The Role of Sunshine and Vitamin D On Our Health Print
Sunday, July 19, 2009
If you're the type of person who avoids the sun on your skin at all costs, you may be depriving yourself of one of the sun's life-sustaining benefits, which are actually very significant. Although for years we have been told to stay out of the sun to avoid wrinkles and skin cancer, we may be courting other more serious health dangers. Research is showing that getting the right amount of sun on our skin is a delicate balancing act.

Lack of sunlight leads to vitamin D deficiency, which in turn creates a cascade of diseases including some life-threatening cancers. According to a study from the Harvard Medical School, "Vitamin D deficiency is the single most important dietary deficiency in the world today. It has already been linked to prostrate cancer, colon cancer and breast cancer. After almost 35 years of increases in allergic and autoimmune disease, we are beginning to understand the causes of the epidemic."

Before its skin-cancer effect was fully known, the sun's light-visible and ultraviolet (UV)-had quite a favorable reputation. In the decades preceding antibiotics, tuberculosis was a major health problem. Treatment centers sprang up around the world, all offering a similar treatment. These centers were generally located in sunny, but cool areas of the world and offered a high cure rate for tuberculosis and other chronic illnesses by exposing patients to natural sunlight for specified periods. In 1903, Danish scientist Niels Finsen won the Nobel prize in medicine for his therapeutic use of ultraviolet light from he sun, which gave rise to the field of Heliotherapy, or sun treatment ("helio" is Greek for "sun").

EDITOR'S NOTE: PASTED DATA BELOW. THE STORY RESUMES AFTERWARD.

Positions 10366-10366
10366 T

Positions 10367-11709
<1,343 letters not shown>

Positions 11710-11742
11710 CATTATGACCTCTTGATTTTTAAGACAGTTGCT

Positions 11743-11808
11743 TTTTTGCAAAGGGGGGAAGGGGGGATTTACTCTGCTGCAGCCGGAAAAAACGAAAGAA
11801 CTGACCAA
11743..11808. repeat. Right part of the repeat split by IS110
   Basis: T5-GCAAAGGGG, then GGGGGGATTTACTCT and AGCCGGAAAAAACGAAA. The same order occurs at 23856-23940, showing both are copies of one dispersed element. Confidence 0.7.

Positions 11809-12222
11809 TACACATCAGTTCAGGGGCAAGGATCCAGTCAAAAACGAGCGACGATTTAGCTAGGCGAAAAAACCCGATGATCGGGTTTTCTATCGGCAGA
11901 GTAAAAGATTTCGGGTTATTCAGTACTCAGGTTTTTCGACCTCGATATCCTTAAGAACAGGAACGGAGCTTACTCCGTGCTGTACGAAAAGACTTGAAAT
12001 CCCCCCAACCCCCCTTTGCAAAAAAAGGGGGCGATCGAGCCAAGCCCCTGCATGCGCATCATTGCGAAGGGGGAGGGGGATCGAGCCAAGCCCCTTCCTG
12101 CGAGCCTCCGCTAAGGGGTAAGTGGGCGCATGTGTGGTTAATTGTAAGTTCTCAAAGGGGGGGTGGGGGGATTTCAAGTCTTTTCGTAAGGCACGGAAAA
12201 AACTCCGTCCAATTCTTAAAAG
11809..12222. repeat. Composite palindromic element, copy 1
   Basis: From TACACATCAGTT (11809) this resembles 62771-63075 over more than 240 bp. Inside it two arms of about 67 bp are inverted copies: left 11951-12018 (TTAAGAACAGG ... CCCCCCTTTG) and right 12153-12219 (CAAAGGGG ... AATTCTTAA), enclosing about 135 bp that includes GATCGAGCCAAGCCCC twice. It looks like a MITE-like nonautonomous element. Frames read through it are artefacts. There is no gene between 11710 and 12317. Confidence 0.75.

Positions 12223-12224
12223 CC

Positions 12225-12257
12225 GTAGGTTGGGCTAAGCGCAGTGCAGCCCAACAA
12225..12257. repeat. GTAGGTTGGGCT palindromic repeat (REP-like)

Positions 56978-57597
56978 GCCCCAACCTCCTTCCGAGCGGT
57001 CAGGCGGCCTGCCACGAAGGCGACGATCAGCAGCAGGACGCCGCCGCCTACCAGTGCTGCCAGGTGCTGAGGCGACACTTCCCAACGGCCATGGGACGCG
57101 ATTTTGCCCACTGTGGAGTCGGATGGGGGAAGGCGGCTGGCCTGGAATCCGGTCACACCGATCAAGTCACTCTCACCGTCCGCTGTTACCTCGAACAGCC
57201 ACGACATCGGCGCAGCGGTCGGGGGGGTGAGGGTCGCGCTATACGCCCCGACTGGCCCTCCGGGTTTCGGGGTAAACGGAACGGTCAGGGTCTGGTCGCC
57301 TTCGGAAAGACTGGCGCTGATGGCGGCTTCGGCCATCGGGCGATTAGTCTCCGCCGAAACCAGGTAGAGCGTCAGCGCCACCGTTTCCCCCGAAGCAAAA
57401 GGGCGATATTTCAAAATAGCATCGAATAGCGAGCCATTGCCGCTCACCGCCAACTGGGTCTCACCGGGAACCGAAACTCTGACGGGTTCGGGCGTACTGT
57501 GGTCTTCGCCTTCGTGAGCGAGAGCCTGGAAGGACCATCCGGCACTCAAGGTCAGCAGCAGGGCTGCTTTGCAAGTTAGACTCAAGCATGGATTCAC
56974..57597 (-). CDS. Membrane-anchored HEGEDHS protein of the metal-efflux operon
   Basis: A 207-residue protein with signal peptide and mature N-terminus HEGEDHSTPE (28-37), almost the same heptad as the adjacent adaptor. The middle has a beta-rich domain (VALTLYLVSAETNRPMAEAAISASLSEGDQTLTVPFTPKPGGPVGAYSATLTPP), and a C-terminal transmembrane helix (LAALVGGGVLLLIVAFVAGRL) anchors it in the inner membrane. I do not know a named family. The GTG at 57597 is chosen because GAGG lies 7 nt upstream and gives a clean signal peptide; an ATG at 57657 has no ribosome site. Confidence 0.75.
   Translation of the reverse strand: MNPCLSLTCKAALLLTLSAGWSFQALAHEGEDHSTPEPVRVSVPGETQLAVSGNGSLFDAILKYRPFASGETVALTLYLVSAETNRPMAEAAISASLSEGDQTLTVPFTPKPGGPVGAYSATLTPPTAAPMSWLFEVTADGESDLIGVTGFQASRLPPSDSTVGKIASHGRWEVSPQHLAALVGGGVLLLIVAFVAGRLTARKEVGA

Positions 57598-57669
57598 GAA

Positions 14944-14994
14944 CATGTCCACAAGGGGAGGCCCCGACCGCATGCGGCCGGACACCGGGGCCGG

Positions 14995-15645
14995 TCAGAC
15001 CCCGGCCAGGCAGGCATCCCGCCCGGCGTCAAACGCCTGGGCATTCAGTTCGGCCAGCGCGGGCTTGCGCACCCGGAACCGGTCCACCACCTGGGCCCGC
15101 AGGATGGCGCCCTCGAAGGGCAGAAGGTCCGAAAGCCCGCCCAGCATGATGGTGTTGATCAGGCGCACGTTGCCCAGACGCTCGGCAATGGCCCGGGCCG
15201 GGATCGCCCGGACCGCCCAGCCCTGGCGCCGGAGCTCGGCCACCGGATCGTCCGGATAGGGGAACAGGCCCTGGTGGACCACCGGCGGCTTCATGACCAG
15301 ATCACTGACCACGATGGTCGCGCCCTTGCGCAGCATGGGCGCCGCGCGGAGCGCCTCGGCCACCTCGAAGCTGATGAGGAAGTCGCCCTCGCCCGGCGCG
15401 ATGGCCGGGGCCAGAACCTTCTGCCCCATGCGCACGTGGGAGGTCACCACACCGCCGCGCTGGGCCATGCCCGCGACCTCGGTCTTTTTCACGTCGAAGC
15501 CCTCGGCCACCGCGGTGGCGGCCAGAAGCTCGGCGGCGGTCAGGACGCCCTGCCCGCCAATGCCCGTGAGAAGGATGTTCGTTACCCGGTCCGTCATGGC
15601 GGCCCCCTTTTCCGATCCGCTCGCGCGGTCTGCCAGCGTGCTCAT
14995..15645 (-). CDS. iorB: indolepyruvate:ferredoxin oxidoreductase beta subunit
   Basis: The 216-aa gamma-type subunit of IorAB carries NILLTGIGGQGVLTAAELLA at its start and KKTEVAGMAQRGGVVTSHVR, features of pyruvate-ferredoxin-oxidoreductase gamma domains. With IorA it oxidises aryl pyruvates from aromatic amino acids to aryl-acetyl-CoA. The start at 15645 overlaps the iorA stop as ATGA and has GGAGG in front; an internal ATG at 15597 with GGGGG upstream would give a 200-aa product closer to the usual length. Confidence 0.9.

In the mid-20th century a link between the sun and skin problems became apparent, which led to the demise of unprotected sunbathing. We now use sunscreen lotion with high SPF numbers and cover up as much as possible. We have been warned to stay out of the sun in order to protect our health, specifically to prevent skin cancer. However, studies now show that staying out of the sun is a recipe for disaster - Vitamin D deficiency is now thought to be widespread - up to 70% of the population according to some studies. Ironically, much of the Vitamin D research shows that this deficiency is actually contributing to the rise many diseases and cancers, including the skin cancers that it is supposed to prevent.


A Potent Hormone

Vitamin D is not just a vitamin, but it is actually a potent hormone that regulates at least 600 different genes associated with key body functions. One definition of a hormone is "a chemical substance produced in the body that controls and regulates the activity of certain cells or organs." Vitamin D fits this definition because we actually create it in our bodies. It is produced when UVB sunlight rays react with a cholesterol layer in our skin. The vitamin then enters the blood, travels to the liver to be synthesized to 25-hydroxyvitamin D, then to the kidneys, which converts it to an active form called 1,25-dihydroxyvitamin D. Finally, it winds up in the intestine, where it helps the body to absorb dietary calcium.